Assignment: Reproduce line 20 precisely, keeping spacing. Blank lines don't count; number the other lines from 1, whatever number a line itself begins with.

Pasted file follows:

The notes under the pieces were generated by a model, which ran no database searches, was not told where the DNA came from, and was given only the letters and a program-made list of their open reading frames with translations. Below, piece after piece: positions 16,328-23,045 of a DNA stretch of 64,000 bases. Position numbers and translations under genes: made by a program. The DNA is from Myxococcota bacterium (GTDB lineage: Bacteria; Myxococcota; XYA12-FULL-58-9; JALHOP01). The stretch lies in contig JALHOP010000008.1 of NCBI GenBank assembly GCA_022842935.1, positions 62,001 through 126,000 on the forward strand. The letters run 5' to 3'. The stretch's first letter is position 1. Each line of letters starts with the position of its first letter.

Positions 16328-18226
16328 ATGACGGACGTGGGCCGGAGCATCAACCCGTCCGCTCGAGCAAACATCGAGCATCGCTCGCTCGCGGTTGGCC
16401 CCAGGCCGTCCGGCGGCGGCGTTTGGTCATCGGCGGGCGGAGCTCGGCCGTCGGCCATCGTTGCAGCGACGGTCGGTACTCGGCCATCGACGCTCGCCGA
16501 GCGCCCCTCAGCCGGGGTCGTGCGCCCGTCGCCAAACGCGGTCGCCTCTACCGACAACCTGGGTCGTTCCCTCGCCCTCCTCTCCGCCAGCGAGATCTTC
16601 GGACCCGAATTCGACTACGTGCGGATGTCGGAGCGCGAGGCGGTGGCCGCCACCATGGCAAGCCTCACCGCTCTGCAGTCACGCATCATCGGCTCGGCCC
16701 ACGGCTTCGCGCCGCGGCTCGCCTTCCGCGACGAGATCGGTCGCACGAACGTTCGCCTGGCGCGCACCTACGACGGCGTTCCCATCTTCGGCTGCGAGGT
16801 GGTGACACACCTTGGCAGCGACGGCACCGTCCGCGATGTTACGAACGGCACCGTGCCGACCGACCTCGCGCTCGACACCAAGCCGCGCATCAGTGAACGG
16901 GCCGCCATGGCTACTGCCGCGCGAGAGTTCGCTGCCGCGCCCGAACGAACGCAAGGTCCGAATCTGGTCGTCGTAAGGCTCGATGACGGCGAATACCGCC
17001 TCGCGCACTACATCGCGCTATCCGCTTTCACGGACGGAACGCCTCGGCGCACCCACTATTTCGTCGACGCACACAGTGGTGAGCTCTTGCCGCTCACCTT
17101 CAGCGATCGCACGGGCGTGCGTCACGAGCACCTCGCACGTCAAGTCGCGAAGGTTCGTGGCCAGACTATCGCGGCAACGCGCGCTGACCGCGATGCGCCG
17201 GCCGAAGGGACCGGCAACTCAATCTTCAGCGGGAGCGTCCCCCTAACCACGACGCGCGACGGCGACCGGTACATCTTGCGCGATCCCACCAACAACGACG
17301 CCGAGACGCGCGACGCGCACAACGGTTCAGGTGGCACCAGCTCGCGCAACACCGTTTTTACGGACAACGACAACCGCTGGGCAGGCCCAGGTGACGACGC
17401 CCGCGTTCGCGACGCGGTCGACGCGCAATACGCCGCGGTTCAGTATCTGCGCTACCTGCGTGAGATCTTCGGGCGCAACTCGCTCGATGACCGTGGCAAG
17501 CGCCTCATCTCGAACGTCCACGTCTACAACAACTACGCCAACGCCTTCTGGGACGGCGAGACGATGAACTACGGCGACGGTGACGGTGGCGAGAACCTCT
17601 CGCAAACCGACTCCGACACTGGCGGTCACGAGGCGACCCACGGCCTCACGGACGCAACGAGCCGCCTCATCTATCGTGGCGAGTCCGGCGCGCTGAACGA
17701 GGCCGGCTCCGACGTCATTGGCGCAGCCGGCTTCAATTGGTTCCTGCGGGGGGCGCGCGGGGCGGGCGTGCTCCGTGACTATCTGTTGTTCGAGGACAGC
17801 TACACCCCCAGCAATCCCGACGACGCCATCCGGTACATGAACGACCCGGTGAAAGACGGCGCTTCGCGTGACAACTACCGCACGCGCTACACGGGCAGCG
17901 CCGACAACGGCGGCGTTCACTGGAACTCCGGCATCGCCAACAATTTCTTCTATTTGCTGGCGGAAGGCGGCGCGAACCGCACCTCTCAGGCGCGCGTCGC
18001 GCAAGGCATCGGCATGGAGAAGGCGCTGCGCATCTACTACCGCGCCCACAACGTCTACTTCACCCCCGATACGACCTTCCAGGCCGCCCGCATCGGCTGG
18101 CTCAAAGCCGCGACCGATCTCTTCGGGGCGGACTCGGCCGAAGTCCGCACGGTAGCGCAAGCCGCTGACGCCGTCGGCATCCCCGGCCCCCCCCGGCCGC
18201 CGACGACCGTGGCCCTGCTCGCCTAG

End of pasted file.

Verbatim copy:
18001 GCAAGGCATCGGCATGGAGAAGGCGCTGCGCATCTACTACCGCGCCCACAACGTCTACTTCACCCCCGATACGACCTTCCAGGCCGCCCGCATCGGCTGG